A problem with microtransactions
One corollary of Internet scale security is to point out a lurking issue with microtransactions (one of the perennial Internet enthusiasms in some quarters). The problem is how you handle authorizing microtransactions.
If you prompt the user every time they spend a cent, I think it's very like that people will rapidly find this far too annoying and stop using microtransactions at all. If you do not require the user to authorize transactions you open yourself (and the user) up to attacks where the user's browser or other agent is either subverted or fooled into authorizing undesired things.
Normally something that nets only, say, a cent per transaction would have too small a payoff to be worth attacking. However, Internet scale means that if it can be done automatically without user authorization it can be automated and done in mass, either to individual users or across a lot of users. And that can rapidly turn into enough real money to be worth it, especially if running the attack has very low overhead for the attacker (much like mass ssh scanning).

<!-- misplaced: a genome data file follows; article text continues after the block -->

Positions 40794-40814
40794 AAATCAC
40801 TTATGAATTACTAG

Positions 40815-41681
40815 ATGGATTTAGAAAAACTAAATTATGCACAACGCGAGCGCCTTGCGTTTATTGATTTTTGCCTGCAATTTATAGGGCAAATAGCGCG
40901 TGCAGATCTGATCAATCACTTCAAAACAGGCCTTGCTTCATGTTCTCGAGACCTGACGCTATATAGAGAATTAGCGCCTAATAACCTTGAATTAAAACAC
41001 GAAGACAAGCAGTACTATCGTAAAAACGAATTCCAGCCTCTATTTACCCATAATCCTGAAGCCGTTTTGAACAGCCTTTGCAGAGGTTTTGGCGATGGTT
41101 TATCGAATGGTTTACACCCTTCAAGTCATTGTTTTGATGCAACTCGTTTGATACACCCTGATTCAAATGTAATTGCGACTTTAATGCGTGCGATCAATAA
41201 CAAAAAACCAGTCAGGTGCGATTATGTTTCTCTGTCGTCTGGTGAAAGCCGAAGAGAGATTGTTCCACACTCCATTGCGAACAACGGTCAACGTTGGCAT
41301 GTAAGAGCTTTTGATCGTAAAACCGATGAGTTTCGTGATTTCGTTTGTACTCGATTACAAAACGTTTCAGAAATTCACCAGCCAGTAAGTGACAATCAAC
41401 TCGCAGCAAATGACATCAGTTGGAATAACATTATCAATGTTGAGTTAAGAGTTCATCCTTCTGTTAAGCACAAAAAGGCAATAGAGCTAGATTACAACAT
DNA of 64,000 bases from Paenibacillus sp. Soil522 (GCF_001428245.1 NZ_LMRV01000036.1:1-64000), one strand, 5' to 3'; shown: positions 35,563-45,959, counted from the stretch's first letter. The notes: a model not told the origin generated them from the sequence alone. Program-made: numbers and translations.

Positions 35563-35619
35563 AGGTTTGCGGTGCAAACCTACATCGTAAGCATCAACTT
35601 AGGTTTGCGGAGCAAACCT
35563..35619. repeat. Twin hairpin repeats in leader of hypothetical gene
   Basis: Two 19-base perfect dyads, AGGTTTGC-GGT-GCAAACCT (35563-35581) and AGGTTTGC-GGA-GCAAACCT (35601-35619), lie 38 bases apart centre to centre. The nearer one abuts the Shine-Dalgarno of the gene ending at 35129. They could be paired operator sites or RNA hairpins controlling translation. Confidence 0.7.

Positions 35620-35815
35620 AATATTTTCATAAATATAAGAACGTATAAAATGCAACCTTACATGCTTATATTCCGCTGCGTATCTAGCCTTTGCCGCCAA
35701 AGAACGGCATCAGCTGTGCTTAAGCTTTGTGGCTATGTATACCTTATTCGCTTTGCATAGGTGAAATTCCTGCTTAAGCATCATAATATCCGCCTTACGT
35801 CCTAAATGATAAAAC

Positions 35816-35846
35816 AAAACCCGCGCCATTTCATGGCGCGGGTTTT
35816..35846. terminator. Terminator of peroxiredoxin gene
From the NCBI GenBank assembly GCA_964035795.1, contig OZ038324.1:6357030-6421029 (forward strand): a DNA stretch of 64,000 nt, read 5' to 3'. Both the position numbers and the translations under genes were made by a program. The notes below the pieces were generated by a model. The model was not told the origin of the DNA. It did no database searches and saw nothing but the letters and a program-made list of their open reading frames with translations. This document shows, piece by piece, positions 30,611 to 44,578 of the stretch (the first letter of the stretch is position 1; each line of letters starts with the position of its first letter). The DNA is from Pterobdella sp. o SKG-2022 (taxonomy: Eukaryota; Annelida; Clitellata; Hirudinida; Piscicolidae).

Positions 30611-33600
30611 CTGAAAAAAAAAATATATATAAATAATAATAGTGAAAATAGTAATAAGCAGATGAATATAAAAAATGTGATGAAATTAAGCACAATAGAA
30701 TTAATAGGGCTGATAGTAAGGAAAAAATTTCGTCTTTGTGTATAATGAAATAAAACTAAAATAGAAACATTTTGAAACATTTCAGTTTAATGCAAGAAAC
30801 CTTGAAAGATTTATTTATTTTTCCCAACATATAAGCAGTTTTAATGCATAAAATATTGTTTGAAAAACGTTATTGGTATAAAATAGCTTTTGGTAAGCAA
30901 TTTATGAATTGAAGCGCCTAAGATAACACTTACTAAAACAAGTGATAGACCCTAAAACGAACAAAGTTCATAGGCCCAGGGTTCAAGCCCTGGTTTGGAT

I suspect that the fix for this will have to be client-side, where whatever program is authorizing these transactions has the sort of anti-fraud precautions that credit card processors do; volume limits, things that look for odd patterns, and so on. (Requiring people to authorize the first few microtransactions with a given vendor is sensible but, I think, doesn't entirely help in the long run.)
(Of course, microtransactions have a lot of other problems, including that people much prefer predictable flat rate expenses over unpredictable variable ones.)